As many people in the western world pay closer attention to what goes into their bodies, labels, nutrition facts, and wave-upon-wave of fashionable celebrity diets are here to stay. Many brands charge premiums for organic, fair trade, or free-range; and restaurants that celebrate artisanal goods now have the hottest tables in every city. This increasing food awareness is an important first step in making a connection between the urban and the rural—caring where our ingredients come from.
However, few of us take these concerns to next level: to ask the crucial question of what impact our food choices are having on the natural world and, in particular, the tropical forest ecosystems where more and more food supplies originate.
This important next step is the focus of this year’s Kooben Gastronomic Festival in Merida, on Mexico’s Yucatan Peninsula, which kicked off on November 2nd. The Nature Conservancy has partnered with Kooben and five of Mexico’s top chefs to celebrate the country’s unique cuisine and the sustainable practices that go into making the best ingredients.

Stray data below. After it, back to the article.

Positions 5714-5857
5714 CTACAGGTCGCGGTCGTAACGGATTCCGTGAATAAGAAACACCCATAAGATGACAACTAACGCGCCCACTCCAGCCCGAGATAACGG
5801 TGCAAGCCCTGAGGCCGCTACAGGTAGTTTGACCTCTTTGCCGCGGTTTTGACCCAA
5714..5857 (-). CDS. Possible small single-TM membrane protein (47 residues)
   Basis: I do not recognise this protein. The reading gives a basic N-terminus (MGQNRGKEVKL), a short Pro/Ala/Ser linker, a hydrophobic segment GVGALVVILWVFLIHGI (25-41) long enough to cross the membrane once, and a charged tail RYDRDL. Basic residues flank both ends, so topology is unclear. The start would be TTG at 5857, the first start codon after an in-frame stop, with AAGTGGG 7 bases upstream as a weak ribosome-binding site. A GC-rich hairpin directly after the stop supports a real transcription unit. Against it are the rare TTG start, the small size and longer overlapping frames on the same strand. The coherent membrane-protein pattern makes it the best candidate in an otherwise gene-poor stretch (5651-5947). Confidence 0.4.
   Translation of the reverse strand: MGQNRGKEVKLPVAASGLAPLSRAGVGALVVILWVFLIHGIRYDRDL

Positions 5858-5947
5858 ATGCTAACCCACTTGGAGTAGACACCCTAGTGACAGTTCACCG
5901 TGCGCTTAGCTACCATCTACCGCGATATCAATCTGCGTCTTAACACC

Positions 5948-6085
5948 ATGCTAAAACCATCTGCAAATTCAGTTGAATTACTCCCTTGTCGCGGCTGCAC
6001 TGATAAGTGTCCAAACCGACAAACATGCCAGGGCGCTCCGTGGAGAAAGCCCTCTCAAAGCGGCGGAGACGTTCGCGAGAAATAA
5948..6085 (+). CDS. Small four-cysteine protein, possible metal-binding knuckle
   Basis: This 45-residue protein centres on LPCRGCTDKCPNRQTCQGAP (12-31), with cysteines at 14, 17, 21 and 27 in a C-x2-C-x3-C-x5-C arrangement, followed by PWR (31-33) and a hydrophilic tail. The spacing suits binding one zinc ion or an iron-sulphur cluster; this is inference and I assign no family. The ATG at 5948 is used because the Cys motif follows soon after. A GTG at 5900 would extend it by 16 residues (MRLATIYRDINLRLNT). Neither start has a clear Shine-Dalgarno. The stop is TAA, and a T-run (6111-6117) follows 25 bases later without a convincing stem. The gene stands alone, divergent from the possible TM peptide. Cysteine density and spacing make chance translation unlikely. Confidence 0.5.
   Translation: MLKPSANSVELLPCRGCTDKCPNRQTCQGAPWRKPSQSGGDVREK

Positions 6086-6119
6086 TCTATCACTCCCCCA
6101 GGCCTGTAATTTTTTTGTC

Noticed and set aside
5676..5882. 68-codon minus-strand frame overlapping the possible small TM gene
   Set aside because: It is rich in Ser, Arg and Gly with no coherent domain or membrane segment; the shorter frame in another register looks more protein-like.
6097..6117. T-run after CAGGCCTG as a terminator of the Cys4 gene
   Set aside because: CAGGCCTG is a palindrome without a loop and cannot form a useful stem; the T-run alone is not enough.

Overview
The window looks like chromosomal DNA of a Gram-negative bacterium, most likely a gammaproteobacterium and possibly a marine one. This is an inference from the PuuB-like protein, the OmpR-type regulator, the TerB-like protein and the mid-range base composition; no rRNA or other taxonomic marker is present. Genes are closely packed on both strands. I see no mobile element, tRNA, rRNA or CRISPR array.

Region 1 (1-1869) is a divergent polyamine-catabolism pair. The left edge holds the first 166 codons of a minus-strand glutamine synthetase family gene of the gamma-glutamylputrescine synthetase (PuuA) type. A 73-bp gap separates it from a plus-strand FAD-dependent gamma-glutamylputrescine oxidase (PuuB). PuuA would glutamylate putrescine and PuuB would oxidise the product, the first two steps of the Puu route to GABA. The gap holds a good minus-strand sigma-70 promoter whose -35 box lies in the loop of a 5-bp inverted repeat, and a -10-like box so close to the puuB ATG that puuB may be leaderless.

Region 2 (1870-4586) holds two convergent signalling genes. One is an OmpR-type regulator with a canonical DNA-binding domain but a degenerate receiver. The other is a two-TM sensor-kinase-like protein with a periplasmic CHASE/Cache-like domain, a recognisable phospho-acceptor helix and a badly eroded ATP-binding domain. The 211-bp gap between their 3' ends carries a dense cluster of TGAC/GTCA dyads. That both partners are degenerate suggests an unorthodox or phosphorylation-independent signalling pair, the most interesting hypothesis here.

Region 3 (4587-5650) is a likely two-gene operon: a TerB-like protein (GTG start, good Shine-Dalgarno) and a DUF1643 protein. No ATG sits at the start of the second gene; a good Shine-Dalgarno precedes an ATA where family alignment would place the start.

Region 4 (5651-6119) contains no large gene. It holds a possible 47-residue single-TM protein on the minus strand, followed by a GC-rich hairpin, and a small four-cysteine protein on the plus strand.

This collaboration highlights some of TNC’s work with rural communities across the Yucatan Peninsula to improve the way they produce food—increasing their incomes while protecting their forests.
Unfortunately, as in many places around the world, the current food production system in the Peninsula is not sustainable. The Yucatan Peninsula loses more than 80,000 hectares of forest each year—roughly equivalent to losing half of Mexico City annually—due to inefficient ranching and expansive agricultural practices. These practices, far from improving the lives of local people, actually deepen the cycle of poverty in the region by threatening food security, reducing access to clean water, and increasing vulnerability to drought and hurricanes. They also contribute to climate change by releasing the carbon stored in the Yucatan’s vast tropical forests into the atmosphere.